Crusade against the Grail supports the thesis articulated by Joséphin Péladan (1858-1918) in a short work, The Secret of the Troubadours. Péladan, a novelist who favored occult themes, had argued that the legend of Montsalvat, the fortress of the Grail, and the Grail legend as a whole, were closely connected with Montségur, the last great Cathar stronghold, with the Cathar heresy, and (inevitably) with the Templar order of knights that was suppressed early in the 14th century. More particularly, Rahn tried to show that the people and places in the German version of the Grail story created by Wolfram von Eschenbach (1170-1220) are lightly allegorized renderings of real people and places in Occitania in the early 13th century, when Eschenbach composed his Grail epic, Parzival. The most important of these identifications was of the fortress of Montségur (which fell in 1244 to the forces of orthodoxy) with Montsalvat, also known as Muntsalvaesche, or Munsalvaesche, and other variants. (2)
So Rahn was taking the story by Eschenbach, and trying to find correspondences between that and geographical locations which really existed, thereby identifying Montségur as Montsalvat in the story. But as John Reilly points out, "The fit between Eschenbach's story and medieval Occitania just is not very close" Moroever, "Rahn's account of the suppression of Catharism is simply uncritical popular history."
The Grail legend also crops up in a number of ways. The chief source for all streams of Grail lore begins about 1180, with The Story of the Holy Grail by Chretien de Troyes. But this described as a beautiful dish, not some kind of goblet or cup, that comes later. Nor, as suggested by John Mathews is there really any link between the Grail here and the Welsh "cauldron of plenty", apart from the fact that they are both containers of a mystic sort. This is the Frazer's Golden Bough kind of loose linkage, a very loose speculation based on very superficial similarity. But as Juliette Wood observes:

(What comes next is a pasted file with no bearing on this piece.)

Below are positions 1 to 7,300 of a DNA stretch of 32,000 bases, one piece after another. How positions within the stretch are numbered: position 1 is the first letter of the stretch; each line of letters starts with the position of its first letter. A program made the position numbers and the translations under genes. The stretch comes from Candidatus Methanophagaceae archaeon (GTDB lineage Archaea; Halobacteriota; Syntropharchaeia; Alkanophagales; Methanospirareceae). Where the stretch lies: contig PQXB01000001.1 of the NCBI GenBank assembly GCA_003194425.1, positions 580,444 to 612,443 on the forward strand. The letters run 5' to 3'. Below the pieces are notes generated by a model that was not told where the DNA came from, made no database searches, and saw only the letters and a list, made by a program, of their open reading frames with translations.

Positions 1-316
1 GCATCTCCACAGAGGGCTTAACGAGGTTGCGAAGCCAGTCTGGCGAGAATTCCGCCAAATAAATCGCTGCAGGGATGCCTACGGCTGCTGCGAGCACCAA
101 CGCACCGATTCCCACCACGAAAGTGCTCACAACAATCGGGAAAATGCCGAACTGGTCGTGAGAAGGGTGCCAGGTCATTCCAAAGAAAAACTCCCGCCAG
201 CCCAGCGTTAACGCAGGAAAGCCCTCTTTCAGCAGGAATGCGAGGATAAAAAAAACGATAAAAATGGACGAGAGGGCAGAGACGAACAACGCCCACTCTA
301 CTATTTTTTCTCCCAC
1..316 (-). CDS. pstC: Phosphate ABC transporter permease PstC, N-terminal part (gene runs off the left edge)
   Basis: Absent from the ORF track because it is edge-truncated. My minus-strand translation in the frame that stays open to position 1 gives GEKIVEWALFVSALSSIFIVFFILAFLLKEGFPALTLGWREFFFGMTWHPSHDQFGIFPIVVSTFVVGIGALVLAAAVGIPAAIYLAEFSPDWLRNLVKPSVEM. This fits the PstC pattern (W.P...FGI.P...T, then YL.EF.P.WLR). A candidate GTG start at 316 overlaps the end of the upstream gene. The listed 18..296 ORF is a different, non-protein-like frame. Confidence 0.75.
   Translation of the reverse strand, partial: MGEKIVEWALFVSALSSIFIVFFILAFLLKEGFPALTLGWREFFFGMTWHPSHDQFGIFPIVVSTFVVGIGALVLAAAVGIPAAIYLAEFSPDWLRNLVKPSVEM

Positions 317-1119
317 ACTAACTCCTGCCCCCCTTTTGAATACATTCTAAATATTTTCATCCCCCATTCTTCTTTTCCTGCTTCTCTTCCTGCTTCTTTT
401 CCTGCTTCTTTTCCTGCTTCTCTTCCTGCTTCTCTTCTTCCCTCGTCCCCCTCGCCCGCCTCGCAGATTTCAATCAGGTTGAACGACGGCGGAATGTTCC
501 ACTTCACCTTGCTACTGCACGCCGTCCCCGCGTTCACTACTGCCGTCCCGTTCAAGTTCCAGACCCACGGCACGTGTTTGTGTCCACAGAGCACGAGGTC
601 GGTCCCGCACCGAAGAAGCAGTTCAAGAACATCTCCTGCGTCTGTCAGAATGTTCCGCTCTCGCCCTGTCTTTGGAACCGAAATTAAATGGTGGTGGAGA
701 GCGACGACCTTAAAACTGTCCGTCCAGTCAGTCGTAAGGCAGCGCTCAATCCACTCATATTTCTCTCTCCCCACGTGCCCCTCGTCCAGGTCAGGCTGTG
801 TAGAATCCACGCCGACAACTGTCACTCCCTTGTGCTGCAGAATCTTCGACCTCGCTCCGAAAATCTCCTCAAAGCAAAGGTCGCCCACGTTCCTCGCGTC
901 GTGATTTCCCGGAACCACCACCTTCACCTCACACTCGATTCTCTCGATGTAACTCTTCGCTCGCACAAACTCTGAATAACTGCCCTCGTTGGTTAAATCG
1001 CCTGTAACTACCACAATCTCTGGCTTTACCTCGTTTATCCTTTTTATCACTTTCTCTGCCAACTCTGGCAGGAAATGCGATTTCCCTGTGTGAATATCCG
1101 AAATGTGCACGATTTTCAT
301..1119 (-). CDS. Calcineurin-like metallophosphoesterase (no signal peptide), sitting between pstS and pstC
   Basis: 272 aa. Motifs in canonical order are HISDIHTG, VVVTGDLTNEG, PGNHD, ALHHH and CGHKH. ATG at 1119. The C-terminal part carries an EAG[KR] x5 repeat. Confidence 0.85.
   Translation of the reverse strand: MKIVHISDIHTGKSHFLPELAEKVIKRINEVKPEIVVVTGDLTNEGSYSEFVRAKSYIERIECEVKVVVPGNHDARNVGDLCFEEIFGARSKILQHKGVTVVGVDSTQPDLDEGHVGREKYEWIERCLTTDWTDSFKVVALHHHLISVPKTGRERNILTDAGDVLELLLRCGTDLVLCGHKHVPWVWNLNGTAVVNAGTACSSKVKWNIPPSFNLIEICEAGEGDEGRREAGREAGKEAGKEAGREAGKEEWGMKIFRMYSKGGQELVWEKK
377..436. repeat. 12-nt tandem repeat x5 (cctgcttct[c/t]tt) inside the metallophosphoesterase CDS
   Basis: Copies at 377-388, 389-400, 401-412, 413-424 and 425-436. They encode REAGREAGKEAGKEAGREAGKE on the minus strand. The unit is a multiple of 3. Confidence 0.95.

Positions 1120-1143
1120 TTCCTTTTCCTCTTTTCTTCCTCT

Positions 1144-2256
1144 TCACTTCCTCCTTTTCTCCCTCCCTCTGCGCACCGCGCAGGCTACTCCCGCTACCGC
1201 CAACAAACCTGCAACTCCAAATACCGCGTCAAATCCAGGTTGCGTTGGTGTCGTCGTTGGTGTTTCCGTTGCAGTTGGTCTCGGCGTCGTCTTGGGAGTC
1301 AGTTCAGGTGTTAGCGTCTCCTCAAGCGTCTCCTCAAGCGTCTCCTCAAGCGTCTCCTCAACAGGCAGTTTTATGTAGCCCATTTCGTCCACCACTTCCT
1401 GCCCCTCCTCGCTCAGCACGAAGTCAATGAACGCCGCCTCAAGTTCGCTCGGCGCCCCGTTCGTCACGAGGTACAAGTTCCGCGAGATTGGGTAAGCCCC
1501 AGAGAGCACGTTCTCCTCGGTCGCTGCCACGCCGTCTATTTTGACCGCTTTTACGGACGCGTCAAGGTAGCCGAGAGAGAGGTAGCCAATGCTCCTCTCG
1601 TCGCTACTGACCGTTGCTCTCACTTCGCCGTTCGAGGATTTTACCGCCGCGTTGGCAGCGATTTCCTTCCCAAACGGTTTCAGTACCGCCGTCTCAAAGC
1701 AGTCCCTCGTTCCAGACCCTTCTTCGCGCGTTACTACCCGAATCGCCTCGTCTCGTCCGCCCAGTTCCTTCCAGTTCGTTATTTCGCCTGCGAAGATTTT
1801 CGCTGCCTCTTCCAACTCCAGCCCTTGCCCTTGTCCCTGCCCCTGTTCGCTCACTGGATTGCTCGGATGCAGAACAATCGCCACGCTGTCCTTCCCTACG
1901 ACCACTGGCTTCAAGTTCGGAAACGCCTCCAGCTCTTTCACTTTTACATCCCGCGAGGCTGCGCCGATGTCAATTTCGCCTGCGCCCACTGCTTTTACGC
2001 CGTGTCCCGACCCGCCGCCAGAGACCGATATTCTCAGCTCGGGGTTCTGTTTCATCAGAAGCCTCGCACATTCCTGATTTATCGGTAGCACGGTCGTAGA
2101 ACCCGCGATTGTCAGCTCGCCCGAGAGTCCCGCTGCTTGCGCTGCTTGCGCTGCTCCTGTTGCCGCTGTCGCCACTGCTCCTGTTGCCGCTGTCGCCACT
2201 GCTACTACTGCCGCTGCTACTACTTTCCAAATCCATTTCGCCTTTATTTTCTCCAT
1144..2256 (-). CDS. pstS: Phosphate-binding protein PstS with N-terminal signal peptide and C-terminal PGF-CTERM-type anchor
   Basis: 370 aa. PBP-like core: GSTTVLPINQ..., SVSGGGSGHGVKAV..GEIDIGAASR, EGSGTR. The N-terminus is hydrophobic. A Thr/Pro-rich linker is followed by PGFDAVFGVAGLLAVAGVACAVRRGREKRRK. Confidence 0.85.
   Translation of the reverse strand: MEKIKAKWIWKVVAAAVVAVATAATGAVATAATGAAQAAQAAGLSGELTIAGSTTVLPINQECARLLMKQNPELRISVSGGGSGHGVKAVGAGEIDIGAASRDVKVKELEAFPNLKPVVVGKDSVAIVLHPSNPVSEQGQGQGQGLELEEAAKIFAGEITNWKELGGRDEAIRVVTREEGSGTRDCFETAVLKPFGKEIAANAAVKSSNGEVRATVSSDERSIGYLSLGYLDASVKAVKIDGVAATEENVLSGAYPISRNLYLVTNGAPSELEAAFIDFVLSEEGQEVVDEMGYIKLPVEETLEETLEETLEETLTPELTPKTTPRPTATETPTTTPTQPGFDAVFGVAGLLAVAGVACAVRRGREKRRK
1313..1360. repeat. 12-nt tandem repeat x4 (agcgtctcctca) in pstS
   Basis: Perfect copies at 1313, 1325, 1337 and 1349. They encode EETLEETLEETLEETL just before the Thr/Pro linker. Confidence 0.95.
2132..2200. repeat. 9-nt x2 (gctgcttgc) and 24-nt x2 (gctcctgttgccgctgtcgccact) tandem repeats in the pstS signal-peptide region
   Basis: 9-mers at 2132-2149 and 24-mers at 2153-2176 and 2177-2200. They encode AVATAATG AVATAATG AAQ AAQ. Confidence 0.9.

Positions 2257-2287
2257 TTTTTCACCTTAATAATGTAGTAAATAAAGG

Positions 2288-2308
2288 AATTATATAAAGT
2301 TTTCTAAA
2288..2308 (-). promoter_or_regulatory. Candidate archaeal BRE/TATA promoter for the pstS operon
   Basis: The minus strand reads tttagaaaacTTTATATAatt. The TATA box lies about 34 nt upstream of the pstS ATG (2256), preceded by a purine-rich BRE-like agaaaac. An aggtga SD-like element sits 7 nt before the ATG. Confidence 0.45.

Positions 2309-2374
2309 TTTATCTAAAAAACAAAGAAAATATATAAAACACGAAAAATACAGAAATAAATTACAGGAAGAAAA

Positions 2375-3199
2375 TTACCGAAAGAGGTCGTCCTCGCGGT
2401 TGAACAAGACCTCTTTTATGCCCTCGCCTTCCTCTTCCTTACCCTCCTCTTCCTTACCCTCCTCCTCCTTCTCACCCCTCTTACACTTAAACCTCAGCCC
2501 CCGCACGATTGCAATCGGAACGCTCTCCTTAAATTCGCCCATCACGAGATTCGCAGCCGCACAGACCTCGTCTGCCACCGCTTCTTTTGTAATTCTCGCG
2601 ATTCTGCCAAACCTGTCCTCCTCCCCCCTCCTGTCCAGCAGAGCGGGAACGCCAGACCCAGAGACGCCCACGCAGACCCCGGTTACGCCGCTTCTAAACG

In only one romance is the original language a Celtic language, and that is rather late in the schema of this material. The thirteenth-century Peredur is one of three tales in the Mabinogion that are paralleled by French romances. Whatever their relationship to French romance, there is no indication that they formed a group in Welsh tradition or in the Mabinogion...Peredur represents something of a problem for the line of argument which favours a mythic Celtic vessel for the source. The grail episode is less prominent than in other romances. As was noted earlier, if there is a theme to this Welsh tale, it is vengeance; the grail is not a mysterious object, but a platter which holds the head of Peredur's relative. This might fit in as aprimitive version of the grail story if Peredur could be shown to be an early tale,but it is not.(3)
But there is another interesting mutation of the story, described by John Reilly:
The Grail itself undergoes many modifications and improvements. The most important is that the Grail becomes associated with Joseph of Arimathea, a minor character in the New Testament. In Grail stories, he is said to have come to Britain, bringing various relics with him. Thus, the Grail becomes the dish used at the Last Supper, or the cup that Jesus used then, which is sometimes also the cup in which the blood of Jesus was collected at the Crucifixion. (2)
Reilly points that the shape of the stories have definite ends - to give claims to prioritise Glastonbury over Canterbury with the Grail tradition that the first bishop was Joseph of Arimathea.
That would give England priority over Rome; it would certainly give Joseph's traditional seat at Glastonbury priority over Canterbury. Still, the medieval religious authorities took no official notice of the Grail stories. (2)
Which could explain a lot about why the story developed in that way. Glastonbury monks were keen to expand their influence and wealth.